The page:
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Mucosal Wave Properties of a Human Vocal Fold

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The objective of this research was to investigate mucosal wave propagation in laboratory experiments, across a variety of phonatory conditions. In particular, the focus was on the medial and superior surface dynamics of the vocal fold, which quantify mucosal wave propagation, but have been relatively little studied.

High-speed, digital imaging of the superior and medial surfaces of the vocal fold was performed using an excised human hemilarynx setup. Surface dynamics were characterized and differentiated across a variety of phonatory conditions. During sustained, flow-induced oscillation, the local maxima of vocal fold mucosal displacements, velocities and acceleration and their particular phase delays in the glottal cycle were investigated. Statistical analysis was performed, examining the influence of induced flow, adductory stimulation, and length of the vocal fold. To give an overview, the grand average values were computed and discussed for the complete series of 24 recordings.

Increasing the applied airflow, yielded higher values for lateral displacements as well as higher velocity and acceleration values. Elongating the vocal fold resulted in decreased lateral displacements. The mucosal wave propagation apparently increased for higher flow, elongated folds, and higher adduction forces. Performing grand averages revealed the three-dimensional dynamical behavior over the superior and medial surface of the vocal fold. A significant increase in the amplitudes of the dynamical quantities between inferior and superior regions was detected. The data showed a nearly 180 degree phase delay between inferior and superior regions of the vocal fold with respect to lateral displacements, velocities, and accelerations. Phase delays for the vertical displacements were also present, but less pronounced.

Using a hemilarynx methodology, mucosal wave propagation was characterized and differentiated over the superior and medial surfaces of the vocal fold surface across a range of phonatory conditions. While an understanding of the correlation between vocal fold dynamics and phonatory physiology/pathology is still in its infancy, the data presented here help to establish such connections. The data are also useful for the development and evaluation of physical and numerical models of vocal fold vibration. However, since only one larynx has been investigated the results have to be seen as preliminary.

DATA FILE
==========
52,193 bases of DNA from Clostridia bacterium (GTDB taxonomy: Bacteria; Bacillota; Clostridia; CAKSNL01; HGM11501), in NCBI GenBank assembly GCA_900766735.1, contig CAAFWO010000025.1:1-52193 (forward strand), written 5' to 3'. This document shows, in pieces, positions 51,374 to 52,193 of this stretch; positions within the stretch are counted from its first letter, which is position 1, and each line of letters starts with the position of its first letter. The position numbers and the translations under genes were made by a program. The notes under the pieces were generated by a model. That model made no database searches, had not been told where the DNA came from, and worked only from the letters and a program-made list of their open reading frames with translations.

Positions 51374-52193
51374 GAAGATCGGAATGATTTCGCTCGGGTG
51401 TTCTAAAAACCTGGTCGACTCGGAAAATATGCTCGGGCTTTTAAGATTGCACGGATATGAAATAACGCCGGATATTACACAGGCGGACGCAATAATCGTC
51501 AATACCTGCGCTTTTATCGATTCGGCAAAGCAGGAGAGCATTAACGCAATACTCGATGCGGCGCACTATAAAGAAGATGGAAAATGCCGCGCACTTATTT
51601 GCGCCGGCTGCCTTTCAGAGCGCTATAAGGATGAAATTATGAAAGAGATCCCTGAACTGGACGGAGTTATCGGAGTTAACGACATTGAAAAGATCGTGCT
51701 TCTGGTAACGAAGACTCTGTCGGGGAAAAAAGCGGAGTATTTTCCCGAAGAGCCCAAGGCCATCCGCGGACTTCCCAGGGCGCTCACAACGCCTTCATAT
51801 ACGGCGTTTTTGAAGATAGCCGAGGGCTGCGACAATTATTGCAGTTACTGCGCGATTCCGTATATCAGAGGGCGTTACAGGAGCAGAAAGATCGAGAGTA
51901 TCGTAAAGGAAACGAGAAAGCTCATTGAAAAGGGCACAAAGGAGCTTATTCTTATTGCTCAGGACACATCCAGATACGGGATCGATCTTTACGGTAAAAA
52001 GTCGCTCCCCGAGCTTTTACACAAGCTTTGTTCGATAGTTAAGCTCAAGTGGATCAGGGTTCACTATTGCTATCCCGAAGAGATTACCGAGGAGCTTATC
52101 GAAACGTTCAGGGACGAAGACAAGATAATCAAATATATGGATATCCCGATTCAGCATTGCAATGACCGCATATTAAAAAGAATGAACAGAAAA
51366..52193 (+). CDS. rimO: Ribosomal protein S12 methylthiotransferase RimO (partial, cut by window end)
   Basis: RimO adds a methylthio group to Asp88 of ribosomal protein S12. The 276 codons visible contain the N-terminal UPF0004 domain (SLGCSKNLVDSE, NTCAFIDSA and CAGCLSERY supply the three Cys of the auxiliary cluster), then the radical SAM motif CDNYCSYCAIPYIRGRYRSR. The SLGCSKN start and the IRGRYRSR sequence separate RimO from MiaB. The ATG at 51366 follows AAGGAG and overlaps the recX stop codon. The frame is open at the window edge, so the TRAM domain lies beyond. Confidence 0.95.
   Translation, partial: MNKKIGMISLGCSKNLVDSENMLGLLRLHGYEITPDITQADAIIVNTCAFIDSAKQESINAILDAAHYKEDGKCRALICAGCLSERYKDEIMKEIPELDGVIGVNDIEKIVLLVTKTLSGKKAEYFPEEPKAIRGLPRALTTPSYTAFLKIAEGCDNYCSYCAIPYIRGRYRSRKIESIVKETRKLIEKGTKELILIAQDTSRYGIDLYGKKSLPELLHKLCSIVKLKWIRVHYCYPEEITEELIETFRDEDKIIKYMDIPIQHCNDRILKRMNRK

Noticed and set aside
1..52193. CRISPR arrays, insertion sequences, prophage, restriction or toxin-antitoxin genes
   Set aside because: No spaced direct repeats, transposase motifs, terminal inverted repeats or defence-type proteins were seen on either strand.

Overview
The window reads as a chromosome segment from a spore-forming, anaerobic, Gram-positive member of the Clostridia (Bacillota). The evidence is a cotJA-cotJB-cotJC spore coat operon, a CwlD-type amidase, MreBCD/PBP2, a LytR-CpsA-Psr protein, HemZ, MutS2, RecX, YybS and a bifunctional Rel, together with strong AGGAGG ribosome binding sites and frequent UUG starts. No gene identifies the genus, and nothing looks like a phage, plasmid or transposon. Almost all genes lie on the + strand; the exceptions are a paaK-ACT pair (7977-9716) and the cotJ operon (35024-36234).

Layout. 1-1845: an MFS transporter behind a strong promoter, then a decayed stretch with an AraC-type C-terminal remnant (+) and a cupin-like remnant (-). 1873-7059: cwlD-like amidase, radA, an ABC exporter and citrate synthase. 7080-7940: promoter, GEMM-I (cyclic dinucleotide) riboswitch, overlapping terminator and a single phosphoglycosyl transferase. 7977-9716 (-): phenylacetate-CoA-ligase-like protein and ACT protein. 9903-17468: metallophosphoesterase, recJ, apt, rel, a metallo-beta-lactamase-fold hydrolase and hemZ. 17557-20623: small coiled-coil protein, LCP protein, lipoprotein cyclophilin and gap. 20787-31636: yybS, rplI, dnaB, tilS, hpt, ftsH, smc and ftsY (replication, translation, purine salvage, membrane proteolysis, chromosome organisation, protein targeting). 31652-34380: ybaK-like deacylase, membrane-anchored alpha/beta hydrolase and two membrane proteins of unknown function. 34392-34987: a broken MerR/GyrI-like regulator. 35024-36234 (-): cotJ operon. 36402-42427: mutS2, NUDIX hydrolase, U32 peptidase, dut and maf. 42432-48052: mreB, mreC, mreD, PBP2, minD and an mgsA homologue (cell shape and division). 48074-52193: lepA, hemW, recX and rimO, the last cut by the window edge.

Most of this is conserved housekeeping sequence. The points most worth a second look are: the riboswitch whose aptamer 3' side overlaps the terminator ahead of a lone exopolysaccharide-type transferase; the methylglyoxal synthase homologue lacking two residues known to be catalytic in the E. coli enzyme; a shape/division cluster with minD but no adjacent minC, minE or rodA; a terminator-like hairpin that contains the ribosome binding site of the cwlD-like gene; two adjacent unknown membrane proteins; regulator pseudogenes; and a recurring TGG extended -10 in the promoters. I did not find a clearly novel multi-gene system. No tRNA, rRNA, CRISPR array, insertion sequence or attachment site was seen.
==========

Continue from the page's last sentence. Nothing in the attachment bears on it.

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Document Type: Research Article

Publication date: September 1, 2007

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  • Acta Acustica united with Acustica, published together with the European Acoustics Association (EAA), is an international, peer-reviewed journal on acoustics. It publishes original articles on all subjects in the field of acoustics, such as general linear acoustics, nonlinear acoustics, macrosonics, flow acoustics, atmospheric sound, underwater sound, ultrasonics, physical acoustics, structural acoustics, noise control, active control, environmental noise, building acoustics, room acoustics, acoustic materials, acoustic signal processing, computational and numerical acoustics, hearing, audiology and psychoacoustics, speech, musical acoustics, electroacoustics, auditory quality of systems. It reports on original scientific research in acoustics and on engineering applications. The journal considers scientific papers, technical and applied papers, book reviews, short communications, doctoral thesis abstracts, etc. In irregular intervals also special issues and review articles are published.
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